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Three-week college course to Europe is about remembering the people killed during the Holocaust

The world marks International Holocaust Remembrance Day on Friday.

ELON, N.C. — The world marks International Holocaust Remembrance Day today - the anniversary of Russia's Red Army liberation of Auschwitz-Birkenau, the former death camp and extermination camp located in southern Poland, which was under the occupation of German forces during World War II.

In all, some 1.1 million people were killed at the vast complex before it was liberated by Soviet troops on Jan. 27, 1945.

Every year, the site, with its barracks, barbed wire and famous entrance, stands as one of the world's most recognized symbols of evil and is a site of pilgrimage for millions of people.

Among those, this year was a group of students from Elon University in North Carolina, who spent three weeks this January on a three-week Holocaust Journey "J Term" course that takes them across Europe to give concentration and death camps.

“We do it because it’s important. We do it because today is 78 years since the liberation of Auschwitz by the Russians. And in 78 years, that memory is starting to fade and we want to make sure that memory stays alive,” said Richard Landesberg, the Elon professor of journalism who has taken the students for years. “And when you take 20-year-olds to these camps, that memory stays alive, not just for those 20-year-olds but with their children, their grandchildren, people that they will be talking to into the 22nd century.”

The course began about 20 years ago when Elon professors thought it was essential to give students an in-person experience of the history they discuss in the classroom. It begins with a fall preparatory course before they embark on their trip.

Credit: Richard Landesberg
In Budapest, the students lined up visited the Danube, where Hungarian Jews were made to line up along the banks before they were shot and killed.

Auschwitz is the one camp that Landesberg makes sure is on the list of locations the course visits each year.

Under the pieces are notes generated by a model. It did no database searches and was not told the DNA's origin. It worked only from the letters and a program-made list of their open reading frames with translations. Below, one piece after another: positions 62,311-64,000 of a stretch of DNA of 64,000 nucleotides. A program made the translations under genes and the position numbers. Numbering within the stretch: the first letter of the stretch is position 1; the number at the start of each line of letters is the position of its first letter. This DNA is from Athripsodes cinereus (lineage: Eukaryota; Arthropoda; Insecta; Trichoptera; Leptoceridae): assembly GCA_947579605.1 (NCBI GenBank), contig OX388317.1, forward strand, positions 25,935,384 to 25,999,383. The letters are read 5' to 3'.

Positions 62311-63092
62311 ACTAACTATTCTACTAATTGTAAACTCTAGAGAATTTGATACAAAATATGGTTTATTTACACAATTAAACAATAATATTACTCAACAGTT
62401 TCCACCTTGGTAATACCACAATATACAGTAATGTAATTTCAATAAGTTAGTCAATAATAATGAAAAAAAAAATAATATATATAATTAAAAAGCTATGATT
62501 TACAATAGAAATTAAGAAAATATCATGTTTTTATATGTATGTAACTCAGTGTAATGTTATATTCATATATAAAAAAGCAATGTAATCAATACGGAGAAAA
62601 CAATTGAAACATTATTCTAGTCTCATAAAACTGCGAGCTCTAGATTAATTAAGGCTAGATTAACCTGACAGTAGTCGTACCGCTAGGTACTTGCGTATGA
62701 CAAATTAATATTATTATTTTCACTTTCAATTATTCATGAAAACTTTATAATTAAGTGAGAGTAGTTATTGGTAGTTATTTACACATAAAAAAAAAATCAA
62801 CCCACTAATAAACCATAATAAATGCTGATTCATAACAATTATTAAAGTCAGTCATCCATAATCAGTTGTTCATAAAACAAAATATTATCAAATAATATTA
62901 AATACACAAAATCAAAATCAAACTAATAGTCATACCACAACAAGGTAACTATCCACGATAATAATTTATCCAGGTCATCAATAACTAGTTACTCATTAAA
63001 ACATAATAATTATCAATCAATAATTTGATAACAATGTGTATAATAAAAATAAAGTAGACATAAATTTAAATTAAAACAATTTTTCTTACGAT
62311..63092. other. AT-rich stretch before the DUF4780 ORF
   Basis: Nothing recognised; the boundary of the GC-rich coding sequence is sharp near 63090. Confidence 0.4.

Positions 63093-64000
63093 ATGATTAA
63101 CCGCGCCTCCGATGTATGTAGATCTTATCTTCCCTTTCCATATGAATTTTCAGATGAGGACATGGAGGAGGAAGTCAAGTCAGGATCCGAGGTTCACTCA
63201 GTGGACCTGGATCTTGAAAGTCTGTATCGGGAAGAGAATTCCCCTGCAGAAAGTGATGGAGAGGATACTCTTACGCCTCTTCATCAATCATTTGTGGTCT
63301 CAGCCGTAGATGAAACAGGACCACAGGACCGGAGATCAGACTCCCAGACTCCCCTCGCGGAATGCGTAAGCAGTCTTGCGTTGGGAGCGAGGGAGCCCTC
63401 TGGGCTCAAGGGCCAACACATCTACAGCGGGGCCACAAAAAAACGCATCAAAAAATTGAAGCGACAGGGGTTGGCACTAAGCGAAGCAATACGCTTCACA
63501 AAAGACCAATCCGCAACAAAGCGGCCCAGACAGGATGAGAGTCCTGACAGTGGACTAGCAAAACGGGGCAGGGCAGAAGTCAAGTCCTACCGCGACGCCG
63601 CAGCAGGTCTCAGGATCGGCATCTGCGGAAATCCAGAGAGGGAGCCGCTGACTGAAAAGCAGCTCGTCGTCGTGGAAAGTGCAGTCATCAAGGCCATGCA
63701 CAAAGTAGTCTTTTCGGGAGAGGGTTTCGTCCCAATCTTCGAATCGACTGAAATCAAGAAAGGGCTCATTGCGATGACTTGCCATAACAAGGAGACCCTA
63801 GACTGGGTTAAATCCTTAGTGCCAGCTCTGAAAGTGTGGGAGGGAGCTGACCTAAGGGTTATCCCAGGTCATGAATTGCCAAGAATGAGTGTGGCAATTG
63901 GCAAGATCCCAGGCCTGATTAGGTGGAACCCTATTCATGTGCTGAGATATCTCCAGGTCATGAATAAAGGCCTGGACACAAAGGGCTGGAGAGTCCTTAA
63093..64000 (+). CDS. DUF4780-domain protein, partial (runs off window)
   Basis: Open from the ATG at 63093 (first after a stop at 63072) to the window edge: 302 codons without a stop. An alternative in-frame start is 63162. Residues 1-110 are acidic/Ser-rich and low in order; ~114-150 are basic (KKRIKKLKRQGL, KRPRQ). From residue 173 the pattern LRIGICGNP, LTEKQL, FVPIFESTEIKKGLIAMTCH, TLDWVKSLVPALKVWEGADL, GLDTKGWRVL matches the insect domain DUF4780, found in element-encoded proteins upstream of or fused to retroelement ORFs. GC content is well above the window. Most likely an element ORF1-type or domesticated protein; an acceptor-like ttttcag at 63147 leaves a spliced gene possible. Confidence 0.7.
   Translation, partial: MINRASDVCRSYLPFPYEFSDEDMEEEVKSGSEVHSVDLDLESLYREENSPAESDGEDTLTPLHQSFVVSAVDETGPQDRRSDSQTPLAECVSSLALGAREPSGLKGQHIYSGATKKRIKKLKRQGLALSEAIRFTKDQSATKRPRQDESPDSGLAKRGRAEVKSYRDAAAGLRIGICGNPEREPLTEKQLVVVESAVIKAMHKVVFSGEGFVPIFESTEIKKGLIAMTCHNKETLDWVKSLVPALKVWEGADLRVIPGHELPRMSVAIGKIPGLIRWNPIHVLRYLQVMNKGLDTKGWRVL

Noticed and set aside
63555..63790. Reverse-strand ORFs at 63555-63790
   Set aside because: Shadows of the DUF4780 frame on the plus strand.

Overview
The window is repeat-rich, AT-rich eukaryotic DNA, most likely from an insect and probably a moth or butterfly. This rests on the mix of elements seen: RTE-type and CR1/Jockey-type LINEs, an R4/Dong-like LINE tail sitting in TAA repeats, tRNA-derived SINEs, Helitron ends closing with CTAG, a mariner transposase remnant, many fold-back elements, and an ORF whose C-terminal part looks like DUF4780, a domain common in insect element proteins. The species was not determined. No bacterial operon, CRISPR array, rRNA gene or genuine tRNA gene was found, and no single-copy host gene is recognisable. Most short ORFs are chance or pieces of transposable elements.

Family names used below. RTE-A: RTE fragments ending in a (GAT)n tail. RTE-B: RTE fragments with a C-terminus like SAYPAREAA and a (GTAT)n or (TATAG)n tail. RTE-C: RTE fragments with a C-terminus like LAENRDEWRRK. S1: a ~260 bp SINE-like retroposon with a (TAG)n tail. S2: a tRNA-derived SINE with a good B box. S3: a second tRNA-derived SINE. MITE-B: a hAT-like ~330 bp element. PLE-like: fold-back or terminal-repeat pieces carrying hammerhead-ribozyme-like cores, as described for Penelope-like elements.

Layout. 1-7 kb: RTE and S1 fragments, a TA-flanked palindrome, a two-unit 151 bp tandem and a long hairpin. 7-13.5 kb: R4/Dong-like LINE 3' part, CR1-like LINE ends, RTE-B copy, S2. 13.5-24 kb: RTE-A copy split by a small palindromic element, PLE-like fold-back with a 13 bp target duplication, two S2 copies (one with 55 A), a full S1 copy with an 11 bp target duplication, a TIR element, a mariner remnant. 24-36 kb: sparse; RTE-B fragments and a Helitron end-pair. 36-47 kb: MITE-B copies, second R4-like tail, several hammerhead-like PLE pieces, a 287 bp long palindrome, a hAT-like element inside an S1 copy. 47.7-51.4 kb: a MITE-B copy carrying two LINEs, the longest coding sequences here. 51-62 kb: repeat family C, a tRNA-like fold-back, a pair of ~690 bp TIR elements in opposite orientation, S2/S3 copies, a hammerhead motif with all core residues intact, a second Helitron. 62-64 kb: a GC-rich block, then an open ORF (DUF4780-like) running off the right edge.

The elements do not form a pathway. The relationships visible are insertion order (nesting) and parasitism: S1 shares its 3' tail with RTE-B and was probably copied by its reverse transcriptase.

“That the sad, sad reality is that there is a lot to choose from when it comes to concentration and death camps throughout Germany, occupied Poland, and other areas,” he said. “We go to Auschwitz because that's the one everyone's heard of. But we also go to camps that maybe people haven't heard of, and we change the camps from year to year.”

He continued: “But we go to places that are particularly moving, and that people haven't heard of, and that people don't necessarily go to places like Majdanek, which every time you go to it, it gets in your skin, places like Treblinka where you just can walk around, and you can feel the soles of the 10s of 1000s, hundreds of 1000s, who died there, we go to places where students might not have heard of but are important and that mean a lot and that get into your skin.”

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The journalism professor said when the students get off the bus at the camp – “the silence is palpable” – as the reality of what they are seeing first-hand hits them.

“And that’s that lightbulb moment,” he said. “That’s the moment where all of our teaching of the fall course becomes the reality of being on the ground and that reality is a hard reality.”

“Going in January is special because you don't have warm weather, you don't have birds singing. It's January. And we go to these camps. And we go to the rooms where hundreds of people spent the night in rooms built for 10s of people. And the wind whips through those rooms and it's cold. But we have coats on, we have boots on. And unlike the people there, we get to go home, we get to leave, we get to get on a warm bus, and go back to our nice hotel room and have hot chocolate. And that lesson is not lost on any of us. We all get it. And that is the moment when classroom teaching becomes a reality.”

Credit: Richard Landesberg
Students visit Nozyk Synagogue, one of two in Warsaw serving 600 Jews. It was one of the stops they made in the Polish city.

In addition to Auschwitz, this year’s group of 28 students visited Mauthausen, Majdanek, Treblinka and Buchenwald. They also visited memorials and locations of historical importance to the Holocaust in Nuremberg, Vienna, Budapest, Krakow, Warsaw, and Berlin.

“I could sit in the classroom and tell you all about this stuff. But until you see it and feel it and let it get into your soul. It doesn't have the same resonance. Once that happens, you won't ever be able to forget it,” Landesberg said. “The students who go on this on this course are special. They had a lot of choices for courses this winter. They could have gone someplace sunny and warm, and where they get nice umbrella drinks after class. They chose someplace that was cold, snowy, rainy, and where millions of people are sent to their death. That's a special student who chooses that. That's a student who is committed whether they know it or not to making the world a better place. And that's the bottom line with this course. This was an ugly, ugly horrific time in world history. Never again.”


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